(Bloomberg) -- Highly educated, skilled professionals are increasingly striking out on their own, shaking the perception that freelancers are largely lower-paid gig workers.

Some 53% of the approximately 59 million workers in the U.S. who provide at least some of their services on the side specialize in advanced fields such as computer programming, information technology and business consulting, according to a report by online freelance company Upwork Inc. That’s up from 50% of the total in 2020 and 45% in 2019.

The report also showed more postgraduate degree-holders are pursuing freelance work while there are fewer doing so with a high-school diploma or less. That’s helping freelancers contribute a record $1.3 trillion in annual earnings to the U.S. economy, said Adam Ozimek, chief economist at Upwork.

 

“What we’re seeing is a tendency towards more high-skilled work being done, and a tendency towards more freelancing among higher-educated workers,” said Ozimek, who wrote the report.

The study defines freelancers as individuals who have engaged in supplemental, temporary, contract- or project-based work within the past 12 months. It draws from a survey of 6,000 U.S. workers over the age of 18 conducted from Aug. 27 to Sept. 29.

Rejecting Rigidity

The findings suggest more Americans are rejecting rigid routines and long commutes in favor of working from home and setting their own schedules. Some 31% of freelancers report working fully remotely compared to 21% of traditional employees, while 78% of skilled freelancers mentioned ‘schedule flexibility’ as a primary incentive for going at it on their own.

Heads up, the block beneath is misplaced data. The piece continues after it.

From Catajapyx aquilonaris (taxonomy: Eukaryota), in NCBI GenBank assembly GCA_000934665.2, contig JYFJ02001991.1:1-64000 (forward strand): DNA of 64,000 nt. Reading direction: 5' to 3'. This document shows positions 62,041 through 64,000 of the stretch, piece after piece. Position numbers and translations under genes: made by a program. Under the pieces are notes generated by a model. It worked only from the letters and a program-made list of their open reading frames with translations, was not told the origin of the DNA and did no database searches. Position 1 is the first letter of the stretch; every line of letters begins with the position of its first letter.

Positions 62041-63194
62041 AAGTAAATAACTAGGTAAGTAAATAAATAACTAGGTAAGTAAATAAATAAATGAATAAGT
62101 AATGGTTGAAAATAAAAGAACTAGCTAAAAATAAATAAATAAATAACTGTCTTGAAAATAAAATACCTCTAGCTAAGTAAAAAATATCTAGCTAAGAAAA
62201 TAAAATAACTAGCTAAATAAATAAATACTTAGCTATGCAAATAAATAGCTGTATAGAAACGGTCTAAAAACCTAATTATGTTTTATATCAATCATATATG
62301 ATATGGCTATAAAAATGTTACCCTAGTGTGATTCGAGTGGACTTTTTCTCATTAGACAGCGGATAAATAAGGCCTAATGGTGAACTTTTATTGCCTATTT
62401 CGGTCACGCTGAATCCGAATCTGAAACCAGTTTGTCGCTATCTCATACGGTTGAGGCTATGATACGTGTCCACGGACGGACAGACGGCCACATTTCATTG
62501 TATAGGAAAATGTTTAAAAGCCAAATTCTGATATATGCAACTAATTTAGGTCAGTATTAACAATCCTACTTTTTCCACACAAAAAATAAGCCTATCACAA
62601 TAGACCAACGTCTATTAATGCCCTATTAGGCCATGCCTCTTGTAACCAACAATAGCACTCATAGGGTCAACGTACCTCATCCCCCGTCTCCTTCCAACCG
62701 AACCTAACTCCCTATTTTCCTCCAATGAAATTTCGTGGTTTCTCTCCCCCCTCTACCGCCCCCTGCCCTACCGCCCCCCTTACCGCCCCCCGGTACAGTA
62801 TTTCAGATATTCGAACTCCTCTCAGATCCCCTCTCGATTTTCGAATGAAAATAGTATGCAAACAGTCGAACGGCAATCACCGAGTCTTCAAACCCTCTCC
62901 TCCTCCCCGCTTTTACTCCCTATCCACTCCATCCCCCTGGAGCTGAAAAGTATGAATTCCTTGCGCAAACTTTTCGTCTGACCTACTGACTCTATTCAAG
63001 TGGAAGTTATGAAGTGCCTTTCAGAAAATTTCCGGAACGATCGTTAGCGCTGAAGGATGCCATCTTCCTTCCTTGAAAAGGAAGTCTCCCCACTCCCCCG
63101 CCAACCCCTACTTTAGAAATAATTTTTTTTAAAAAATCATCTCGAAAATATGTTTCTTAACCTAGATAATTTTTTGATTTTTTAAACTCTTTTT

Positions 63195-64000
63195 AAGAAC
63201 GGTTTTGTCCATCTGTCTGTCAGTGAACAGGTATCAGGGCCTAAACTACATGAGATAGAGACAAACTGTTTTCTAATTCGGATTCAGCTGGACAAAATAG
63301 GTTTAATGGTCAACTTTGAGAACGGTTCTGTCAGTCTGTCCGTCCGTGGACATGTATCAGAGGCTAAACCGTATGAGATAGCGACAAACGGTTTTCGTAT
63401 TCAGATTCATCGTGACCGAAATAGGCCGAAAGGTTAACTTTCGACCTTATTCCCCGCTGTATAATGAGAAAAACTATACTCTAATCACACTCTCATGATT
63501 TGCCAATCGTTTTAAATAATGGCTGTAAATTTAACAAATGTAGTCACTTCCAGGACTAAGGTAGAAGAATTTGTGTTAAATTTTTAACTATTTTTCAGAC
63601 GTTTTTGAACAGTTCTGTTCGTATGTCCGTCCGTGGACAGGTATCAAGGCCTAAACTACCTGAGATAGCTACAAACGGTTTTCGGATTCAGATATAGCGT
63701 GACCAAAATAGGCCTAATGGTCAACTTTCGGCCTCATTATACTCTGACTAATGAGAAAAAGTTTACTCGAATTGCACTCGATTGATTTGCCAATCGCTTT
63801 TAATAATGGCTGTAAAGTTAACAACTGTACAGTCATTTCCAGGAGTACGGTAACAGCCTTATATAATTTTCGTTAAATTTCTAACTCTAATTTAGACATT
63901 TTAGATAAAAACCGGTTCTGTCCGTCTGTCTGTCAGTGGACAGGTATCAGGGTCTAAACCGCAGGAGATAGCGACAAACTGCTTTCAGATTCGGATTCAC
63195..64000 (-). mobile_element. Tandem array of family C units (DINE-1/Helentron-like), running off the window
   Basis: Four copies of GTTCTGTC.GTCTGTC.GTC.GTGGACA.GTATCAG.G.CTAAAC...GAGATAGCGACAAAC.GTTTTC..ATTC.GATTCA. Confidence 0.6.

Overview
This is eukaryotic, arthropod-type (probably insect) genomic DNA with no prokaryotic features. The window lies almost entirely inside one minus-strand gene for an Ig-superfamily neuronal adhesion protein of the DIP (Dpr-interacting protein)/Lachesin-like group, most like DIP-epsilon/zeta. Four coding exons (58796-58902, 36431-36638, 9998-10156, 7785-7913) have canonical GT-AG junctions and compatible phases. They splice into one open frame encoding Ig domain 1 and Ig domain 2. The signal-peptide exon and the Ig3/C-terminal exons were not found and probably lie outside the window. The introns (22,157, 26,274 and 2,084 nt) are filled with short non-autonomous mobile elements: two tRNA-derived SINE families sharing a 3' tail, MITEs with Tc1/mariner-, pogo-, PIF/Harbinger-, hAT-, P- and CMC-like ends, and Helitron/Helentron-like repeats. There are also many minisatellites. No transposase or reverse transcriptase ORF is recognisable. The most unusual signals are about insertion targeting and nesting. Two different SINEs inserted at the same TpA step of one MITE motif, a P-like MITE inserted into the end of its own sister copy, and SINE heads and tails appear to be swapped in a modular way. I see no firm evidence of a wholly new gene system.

Control over earnings potential is another perk, the report noted. Forty-four percent of freelancers said they make more than they would with a traditional job, up from 39% last year and 32% in 2019. 

The survey results echo government data showing a jump in new business registrations this year and a rise in self-employment. Meanwhile, hiring at traditional workplaces is less robust -- U.S. job growth registered its smallest gain this year in November as employers struggle to attract workers amid a wave of resignations.

The trend may stick beyond the pandemic -- two-thirds of freelancers say they’re optimistic about their career in 2022. That compares to 53% of traditional employees, over half of which say they are likely to pursue freelance themselves in the future.

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